A film to measure others against. Burt Lancaster in his pomp as an ailing Italian aristocrat seeing the established order turning full circle around him, as Garibaldi's rebellion ushers in a new order. Beautifully shot, perfectly framed throughout - a deep, resonant and compelling story, with Director and cast at their peak. Richly layered, and full of universal themes of revolution, nobility, opportunism, generational change, youth and age, ideals bending against reality, loss and yearning, and one order giving way to another.
Impossible here to reveal all of the layers, as Burt Lancaster's central prince navigates himself and his family into their new place in the new order, and how his principles and ideals fade as his nephew and his beautiful young wife become the suceeding generation, and where to do right gives way to pragmatism in a new world built upon opportunism, greed and political corruption. "The world has to change in order to stay the same".
Artful without being 'arty', supremely beautiful and majestic without the squeaky-clean chocolate box sheen of modern historical drama. Highlights? - every single, super-crafted scene: the prince's family, covered in dust from their journey, sat in church like a line of statues; the eye contact between Claudia Cardinale and Burt Lancaster as she is embraced by her husband, his nephew...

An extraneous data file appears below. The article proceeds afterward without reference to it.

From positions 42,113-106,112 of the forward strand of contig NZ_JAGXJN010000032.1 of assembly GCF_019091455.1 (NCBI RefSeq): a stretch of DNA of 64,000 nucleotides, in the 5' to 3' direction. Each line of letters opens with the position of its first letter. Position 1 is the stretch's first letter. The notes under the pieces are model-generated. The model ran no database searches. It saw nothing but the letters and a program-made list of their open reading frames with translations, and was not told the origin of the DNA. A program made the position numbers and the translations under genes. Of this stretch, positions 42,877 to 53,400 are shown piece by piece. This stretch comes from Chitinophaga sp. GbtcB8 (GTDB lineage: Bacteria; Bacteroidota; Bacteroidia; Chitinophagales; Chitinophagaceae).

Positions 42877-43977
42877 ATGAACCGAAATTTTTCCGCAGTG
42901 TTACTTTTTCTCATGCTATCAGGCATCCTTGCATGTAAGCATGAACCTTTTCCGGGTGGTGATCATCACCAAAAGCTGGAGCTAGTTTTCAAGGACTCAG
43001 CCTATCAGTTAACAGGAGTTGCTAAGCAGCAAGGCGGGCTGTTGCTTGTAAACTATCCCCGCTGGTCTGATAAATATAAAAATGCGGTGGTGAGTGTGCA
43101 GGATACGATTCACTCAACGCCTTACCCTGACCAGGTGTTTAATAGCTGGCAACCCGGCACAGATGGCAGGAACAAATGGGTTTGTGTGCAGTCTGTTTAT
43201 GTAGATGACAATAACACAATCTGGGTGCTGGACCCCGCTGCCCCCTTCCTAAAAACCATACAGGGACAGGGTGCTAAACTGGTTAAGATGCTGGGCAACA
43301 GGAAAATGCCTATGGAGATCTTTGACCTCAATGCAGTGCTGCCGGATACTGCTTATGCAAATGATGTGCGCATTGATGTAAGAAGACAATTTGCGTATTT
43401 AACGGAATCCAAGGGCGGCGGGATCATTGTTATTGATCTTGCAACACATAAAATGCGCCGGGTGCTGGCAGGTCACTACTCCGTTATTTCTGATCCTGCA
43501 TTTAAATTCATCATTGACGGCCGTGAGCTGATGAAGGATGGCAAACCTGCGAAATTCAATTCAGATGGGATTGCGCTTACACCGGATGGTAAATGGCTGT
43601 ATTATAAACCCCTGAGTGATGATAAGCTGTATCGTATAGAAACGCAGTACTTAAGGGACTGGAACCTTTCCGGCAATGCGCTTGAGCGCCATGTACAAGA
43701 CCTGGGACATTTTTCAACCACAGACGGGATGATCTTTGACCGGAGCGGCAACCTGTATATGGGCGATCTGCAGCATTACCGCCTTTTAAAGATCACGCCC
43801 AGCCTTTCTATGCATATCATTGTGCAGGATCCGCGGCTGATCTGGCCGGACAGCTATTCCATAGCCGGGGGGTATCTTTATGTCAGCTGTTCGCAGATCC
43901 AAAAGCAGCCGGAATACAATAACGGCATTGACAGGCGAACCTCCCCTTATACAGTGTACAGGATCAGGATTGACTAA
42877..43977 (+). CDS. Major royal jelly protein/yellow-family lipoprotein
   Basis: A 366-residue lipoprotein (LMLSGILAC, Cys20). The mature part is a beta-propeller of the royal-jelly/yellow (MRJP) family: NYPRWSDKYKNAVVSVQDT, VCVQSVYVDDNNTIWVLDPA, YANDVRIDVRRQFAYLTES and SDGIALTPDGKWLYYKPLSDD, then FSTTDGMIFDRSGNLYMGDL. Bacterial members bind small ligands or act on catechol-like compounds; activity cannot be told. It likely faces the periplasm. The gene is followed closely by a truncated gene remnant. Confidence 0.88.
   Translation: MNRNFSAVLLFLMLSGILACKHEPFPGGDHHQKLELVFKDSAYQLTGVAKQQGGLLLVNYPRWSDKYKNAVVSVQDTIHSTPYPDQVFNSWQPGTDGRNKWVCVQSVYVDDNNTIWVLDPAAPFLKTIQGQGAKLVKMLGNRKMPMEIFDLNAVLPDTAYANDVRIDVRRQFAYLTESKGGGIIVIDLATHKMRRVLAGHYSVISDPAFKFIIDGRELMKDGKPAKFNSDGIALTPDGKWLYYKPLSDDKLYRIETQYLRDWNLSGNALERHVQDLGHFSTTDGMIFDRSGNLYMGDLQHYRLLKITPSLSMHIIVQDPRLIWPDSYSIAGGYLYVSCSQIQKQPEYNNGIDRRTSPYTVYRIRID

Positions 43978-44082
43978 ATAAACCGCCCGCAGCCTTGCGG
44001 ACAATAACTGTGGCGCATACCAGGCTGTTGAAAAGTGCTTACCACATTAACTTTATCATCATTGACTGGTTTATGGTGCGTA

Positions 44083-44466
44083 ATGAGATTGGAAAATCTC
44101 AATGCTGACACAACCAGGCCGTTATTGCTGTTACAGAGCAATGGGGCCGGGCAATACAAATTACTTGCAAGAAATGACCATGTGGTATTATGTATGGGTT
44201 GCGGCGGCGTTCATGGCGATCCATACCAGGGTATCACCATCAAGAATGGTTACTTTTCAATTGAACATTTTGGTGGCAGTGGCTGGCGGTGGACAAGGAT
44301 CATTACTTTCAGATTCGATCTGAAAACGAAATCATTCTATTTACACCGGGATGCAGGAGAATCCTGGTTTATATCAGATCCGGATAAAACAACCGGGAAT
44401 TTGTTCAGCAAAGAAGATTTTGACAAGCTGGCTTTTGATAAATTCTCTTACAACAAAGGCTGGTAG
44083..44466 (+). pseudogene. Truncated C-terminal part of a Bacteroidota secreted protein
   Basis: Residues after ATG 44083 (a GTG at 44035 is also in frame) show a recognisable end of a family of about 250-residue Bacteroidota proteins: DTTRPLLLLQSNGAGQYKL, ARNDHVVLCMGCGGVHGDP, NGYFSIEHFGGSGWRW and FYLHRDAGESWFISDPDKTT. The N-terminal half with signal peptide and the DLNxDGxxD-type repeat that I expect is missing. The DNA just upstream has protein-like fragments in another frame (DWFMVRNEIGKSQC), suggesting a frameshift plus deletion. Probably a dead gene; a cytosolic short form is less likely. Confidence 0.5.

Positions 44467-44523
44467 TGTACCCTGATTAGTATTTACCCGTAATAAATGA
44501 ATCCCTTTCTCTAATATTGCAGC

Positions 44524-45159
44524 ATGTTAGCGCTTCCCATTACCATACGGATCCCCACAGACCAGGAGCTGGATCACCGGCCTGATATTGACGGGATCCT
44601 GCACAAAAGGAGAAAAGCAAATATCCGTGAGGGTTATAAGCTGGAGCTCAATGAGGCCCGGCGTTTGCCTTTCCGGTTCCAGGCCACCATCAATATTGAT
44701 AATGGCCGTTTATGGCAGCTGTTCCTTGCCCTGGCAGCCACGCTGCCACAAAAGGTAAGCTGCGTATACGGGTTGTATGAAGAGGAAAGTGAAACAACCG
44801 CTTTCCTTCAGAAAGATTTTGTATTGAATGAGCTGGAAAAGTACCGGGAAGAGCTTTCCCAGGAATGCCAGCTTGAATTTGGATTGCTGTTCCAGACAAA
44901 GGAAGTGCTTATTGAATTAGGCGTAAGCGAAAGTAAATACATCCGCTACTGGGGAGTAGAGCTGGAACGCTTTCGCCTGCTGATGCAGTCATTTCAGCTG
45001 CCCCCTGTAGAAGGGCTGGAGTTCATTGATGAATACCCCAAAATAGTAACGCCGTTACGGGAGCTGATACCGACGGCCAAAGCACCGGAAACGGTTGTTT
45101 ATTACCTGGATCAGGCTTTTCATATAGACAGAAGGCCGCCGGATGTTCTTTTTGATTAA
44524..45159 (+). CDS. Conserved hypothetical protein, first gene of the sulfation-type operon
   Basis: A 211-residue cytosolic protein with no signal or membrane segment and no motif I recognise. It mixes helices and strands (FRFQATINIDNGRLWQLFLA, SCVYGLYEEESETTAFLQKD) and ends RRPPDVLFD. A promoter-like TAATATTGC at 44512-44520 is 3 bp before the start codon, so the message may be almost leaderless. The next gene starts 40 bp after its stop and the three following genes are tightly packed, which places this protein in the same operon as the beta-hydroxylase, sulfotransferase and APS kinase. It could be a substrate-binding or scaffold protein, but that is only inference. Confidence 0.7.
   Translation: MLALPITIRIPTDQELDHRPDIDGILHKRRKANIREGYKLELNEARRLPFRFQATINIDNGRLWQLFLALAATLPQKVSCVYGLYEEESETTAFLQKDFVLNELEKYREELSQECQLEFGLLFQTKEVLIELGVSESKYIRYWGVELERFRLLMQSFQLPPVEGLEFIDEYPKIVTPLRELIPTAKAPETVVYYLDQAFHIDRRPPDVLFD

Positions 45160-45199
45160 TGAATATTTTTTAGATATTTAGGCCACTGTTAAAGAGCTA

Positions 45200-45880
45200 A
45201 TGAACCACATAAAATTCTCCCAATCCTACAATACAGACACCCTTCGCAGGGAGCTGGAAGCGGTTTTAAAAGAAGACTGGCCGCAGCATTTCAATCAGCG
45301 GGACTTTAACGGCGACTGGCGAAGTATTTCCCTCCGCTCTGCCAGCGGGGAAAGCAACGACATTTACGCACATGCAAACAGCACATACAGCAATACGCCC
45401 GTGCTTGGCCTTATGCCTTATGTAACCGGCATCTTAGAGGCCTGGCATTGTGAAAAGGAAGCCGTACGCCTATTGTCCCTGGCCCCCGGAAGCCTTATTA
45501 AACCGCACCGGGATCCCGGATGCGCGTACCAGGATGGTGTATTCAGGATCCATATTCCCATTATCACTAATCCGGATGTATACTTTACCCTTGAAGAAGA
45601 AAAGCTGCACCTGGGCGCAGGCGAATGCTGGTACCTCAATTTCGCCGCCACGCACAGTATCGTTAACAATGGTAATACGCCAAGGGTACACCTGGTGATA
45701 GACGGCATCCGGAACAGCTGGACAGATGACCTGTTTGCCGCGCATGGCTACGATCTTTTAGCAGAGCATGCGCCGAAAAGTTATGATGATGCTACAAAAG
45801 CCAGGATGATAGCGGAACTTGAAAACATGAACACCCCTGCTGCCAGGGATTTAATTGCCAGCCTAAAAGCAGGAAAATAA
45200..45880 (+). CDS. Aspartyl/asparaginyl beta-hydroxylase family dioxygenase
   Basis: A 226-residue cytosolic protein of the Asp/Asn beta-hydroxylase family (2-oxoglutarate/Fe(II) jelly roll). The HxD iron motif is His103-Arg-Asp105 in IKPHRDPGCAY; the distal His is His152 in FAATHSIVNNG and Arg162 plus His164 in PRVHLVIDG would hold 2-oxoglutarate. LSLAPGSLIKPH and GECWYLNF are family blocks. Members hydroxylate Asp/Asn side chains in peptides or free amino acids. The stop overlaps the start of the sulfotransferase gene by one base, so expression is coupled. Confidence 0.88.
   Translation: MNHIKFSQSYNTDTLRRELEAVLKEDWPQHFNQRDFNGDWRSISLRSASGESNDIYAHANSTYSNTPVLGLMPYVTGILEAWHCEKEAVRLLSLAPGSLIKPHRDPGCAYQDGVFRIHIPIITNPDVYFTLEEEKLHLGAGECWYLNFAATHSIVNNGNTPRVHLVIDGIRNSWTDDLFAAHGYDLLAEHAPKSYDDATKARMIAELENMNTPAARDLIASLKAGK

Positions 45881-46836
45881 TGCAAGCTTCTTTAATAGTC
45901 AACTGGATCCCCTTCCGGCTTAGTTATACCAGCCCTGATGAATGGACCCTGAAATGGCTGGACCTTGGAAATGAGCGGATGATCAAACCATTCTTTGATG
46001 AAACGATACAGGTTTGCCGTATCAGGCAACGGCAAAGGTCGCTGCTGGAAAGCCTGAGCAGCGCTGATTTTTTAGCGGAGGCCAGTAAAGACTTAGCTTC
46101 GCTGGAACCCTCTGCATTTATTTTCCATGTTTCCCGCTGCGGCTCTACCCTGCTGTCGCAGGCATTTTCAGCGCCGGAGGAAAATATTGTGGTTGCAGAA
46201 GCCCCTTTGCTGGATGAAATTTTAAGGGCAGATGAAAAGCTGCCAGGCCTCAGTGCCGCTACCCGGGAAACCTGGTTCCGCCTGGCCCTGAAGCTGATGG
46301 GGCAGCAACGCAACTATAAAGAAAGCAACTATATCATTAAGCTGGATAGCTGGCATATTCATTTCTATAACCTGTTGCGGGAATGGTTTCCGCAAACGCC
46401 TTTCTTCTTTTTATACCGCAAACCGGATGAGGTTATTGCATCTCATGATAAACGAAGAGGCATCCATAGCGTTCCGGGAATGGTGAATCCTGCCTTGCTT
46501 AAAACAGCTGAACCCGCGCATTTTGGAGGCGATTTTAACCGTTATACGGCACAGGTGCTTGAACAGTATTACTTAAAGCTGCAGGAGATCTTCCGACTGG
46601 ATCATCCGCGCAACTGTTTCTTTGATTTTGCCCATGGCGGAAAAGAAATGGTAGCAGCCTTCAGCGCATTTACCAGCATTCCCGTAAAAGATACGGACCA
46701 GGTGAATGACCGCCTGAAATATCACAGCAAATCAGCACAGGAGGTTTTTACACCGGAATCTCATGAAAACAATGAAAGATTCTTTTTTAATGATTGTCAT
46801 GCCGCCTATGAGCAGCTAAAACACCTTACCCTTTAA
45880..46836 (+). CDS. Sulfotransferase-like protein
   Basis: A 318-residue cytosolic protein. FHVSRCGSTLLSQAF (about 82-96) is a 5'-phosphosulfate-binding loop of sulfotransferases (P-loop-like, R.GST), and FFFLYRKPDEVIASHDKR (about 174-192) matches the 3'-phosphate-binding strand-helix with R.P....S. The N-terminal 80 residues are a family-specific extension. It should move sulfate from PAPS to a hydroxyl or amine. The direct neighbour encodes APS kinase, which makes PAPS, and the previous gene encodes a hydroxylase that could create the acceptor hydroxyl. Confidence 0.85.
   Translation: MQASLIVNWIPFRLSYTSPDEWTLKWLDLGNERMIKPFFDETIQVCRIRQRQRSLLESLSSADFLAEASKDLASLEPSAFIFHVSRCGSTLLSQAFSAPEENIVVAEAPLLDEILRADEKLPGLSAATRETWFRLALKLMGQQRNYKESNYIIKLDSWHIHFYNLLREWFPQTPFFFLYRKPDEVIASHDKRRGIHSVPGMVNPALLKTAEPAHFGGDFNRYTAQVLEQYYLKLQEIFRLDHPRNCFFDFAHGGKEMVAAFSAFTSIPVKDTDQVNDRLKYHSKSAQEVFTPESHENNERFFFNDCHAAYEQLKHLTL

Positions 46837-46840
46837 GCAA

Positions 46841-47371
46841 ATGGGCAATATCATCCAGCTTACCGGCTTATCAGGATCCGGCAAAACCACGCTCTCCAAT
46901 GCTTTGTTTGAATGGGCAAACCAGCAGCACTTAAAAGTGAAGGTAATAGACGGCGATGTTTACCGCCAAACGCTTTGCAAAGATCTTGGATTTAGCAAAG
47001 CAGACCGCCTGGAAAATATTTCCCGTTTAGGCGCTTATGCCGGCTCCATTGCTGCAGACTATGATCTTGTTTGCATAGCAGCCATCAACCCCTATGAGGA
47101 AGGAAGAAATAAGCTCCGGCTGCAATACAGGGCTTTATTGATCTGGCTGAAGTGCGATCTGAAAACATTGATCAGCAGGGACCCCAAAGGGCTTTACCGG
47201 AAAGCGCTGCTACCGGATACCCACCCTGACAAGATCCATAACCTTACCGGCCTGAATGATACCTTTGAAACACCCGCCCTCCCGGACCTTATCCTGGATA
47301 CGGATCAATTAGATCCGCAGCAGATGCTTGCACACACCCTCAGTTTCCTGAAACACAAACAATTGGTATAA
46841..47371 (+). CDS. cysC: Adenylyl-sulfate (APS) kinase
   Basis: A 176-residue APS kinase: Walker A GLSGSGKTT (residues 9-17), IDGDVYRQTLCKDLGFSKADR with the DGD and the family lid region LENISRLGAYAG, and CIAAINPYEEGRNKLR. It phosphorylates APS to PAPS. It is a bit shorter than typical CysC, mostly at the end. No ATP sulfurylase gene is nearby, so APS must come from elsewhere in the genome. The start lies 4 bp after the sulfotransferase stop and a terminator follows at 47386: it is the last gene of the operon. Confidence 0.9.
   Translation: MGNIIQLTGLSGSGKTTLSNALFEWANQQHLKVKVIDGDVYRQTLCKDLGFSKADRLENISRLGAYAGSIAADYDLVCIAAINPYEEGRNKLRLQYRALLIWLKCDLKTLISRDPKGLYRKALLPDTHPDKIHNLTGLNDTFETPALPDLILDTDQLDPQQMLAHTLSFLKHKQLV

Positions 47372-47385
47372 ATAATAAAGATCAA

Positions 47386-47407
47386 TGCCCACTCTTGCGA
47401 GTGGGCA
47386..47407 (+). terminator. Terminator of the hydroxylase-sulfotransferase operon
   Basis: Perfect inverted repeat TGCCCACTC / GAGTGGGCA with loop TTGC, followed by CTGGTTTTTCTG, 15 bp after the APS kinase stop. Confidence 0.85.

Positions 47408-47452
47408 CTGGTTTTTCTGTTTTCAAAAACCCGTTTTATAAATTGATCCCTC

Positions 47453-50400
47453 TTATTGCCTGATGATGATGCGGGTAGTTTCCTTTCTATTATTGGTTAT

The prince knows that his time has been and gone, and Lancaster plays this to perfection in yet another of his great performances.
An all time great piece of work deserving a place in any cine-lover's top few movies. And to top it all they have produced the DVD from the original print to preserve the work in pristine glory.
I have revisited The Leopard on this DVD and have been blown away by it once more - it pulls you in deeper each time you go back to it.